24 minutes | USA/El Salvador | 2017

In a fertile floodplain in El Salvador, where the great river meets the sea, a peasant movement puts down roots – growing resilience in the scorched earth of exile and civil war. They soon discover new challenges: climate crisis exacerbated by an economy of ruinous extraction. The solutions they come up with will be a revelation for audiences in the prosperous north: in their model may lie the key to the future.

Documentary Short

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King Bibi

87 minutes | Israel/USA | 2018

Twenty years before the spectacle of Donald Trump’s presidency emerged, Benjamin Netanyahu already understood the political benefits of creating a toxic relationship with the media, and communicating directly with the public. King Bibi explores Netanyahu’s rise to power, relying solely on archival footage of his media performances over the years: from his days as a popular guest on American TV, through his public confession of adultery, and his mastery of the art of social media. From one studio to another, “Bibi” evolved from Israel’s great political hope, to a controversial figure who some perceive as Israel’s savior, and others as a cynical politican who will stop at nothing to retain his power.


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49 minutes | USA/Hong Kong | 2019

Like explores the impact of social media on our lives and the effects of technology on the brain. Social media is a tool and social platforms are a place to connect, share, and care … but is that what’s really happening?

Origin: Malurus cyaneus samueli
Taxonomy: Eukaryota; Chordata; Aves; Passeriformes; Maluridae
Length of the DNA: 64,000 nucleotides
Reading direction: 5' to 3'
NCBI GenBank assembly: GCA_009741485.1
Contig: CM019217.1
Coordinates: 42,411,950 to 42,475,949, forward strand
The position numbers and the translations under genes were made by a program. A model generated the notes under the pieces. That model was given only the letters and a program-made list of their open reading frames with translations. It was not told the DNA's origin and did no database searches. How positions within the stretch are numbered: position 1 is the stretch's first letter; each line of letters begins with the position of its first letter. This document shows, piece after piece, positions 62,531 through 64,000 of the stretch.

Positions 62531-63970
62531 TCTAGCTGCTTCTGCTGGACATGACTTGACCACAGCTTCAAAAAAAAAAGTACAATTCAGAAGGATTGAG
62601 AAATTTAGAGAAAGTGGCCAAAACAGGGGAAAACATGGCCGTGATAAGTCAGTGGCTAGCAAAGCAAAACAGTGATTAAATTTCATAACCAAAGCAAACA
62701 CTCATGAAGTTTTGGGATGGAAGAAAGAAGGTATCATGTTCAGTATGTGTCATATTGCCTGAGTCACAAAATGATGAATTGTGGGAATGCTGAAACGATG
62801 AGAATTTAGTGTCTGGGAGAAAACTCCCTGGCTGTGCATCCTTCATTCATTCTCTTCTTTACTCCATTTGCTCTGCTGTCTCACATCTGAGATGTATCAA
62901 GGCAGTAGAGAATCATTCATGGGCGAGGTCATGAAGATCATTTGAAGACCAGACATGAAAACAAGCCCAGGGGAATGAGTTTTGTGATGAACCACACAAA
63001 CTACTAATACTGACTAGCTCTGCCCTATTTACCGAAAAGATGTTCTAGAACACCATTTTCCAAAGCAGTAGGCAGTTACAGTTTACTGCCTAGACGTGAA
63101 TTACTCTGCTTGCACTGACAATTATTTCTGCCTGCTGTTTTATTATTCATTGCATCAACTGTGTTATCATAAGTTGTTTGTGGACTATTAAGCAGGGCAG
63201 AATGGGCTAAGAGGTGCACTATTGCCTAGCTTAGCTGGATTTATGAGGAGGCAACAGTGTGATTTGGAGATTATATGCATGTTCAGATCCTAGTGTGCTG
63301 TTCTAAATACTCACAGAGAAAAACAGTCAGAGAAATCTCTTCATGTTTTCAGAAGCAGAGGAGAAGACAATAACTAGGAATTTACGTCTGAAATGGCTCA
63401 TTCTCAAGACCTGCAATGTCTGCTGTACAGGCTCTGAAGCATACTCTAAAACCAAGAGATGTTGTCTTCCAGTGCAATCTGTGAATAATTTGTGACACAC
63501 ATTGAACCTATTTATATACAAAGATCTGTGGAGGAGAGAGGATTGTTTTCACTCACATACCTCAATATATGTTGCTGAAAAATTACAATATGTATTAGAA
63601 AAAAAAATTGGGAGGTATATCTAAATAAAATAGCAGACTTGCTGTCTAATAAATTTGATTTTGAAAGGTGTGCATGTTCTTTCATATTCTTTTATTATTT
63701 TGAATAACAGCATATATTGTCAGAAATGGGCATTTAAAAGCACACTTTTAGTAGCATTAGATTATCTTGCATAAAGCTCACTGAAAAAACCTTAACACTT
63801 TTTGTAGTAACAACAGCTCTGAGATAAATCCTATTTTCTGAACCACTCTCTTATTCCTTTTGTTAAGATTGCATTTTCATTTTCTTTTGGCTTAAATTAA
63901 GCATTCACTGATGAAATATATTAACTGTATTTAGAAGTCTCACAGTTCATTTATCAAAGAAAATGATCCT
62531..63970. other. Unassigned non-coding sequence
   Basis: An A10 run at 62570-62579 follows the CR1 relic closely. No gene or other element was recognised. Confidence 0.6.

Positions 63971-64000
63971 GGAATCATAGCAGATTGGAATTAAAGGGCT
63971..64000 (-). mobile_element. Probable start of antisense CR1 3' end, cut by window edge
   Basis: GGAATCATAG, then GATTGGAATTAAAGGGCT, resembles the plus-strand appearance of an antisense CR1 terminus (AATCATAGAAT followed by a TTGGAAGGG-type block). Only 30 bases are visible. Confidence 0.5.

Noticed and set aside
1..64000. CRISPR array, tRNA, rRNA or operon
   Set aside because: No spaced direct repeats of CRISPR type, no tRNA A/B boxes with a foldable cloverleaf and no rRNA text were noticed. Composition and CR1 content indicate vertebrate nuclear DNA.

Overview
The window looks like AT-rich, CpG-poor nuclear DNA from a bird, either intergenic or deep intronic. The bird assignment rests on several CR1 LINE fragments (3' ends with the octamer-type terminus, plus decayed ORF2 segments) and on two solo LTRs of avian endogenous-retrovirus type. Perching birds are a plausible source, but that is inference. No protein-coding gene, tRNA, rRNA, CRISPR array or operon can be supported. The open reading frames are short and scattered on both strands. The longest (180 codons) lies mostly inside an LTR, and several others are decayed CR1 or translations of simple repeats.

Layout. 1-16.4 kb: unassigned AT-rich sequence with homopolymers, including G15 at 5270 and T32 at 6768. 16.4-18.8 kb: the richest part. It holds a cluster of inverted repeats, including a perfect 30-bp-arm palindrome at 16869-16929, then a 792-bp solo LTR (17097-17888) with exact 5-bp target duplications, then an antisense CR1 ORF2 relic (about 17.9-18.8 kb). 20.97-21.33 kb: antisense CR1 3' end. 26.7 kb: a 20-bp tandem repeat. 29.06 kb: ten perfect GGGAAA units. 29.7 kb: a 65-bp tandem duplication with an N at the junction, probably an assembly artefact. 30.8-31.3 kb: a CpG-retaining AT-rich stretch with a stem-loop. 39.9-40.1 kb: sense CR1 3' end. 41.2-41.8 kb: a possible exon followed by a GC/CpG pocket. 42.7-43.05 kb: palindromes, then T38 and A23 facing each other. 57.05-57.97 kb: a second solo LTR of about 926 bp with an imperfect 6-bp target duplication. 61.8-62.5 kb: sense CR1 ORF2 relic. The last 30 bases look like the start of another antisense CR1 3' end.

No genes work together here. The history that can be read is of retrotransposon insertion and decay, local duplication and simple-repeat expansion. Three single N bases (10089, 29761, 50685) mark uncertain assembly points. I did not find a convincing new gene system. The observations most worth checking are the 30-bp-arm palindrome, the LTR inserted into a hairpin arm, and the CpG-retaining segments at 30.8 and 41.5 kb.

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A Living Earth

52 minutes | Belgium | 2018

Sustainable ecosystems are talked about, but few are living it. A year in the life of permaculture is captured by Luc Dechamp’s camera watching from the heights of Spa, the work at the Belgian Desnie Farm School, a self-sustaining community thriving on permaculture.


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Marching Forward

60 minutes | USA | 2018

Marching Forward is the history of two dedicated high school band directors – one black, one white – inspired by music to cross color lines in the Deep South and work together for the sake of their students. This courageous cooperation resulted in the experience of a lifetime for Orlando’s black and white students at the 1964 New York World’s Fair.


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Nailed It

60 minutes | USA | 2018

A fortuitous encounter with twenty Vietnamese refugee women and The Birds actress Tippi Hedren in 1975 sparks the Asian nail salon as we know it. In this hour-long documentary, Nailed It presents a lineage of legacy moments in nails, like Mantrap, the first nail salon chain to cater to black women in the ‘hood. The democratization of the manicure fans the fire of Vietnamese “discount” nail salons blazing across the country. Through the international journey embarked upon by Nailed It director Adele Pham, this unique film captures an unforgettable and often hilarious saga born of tragedy, charting the rise, struggle, stereotypes and steady hold Vietnamese Americans have on today’s $8 billion nail industry.


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The New Gatherers

2 minutes | USA | 2019

People from all walks of life are picking up trash. They are spreading out across trails and parking lots, rivers and beaches. Their dream? To stop the tide of litter. They hope to prevent 8 million metric tons of plastic that enter our world’s oceans each year by collecting it, one piece at a time. Will you join them and gather the garbage before it reaches the sea?

Documentary Short

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New Homeland

93 minutes | USA | 2018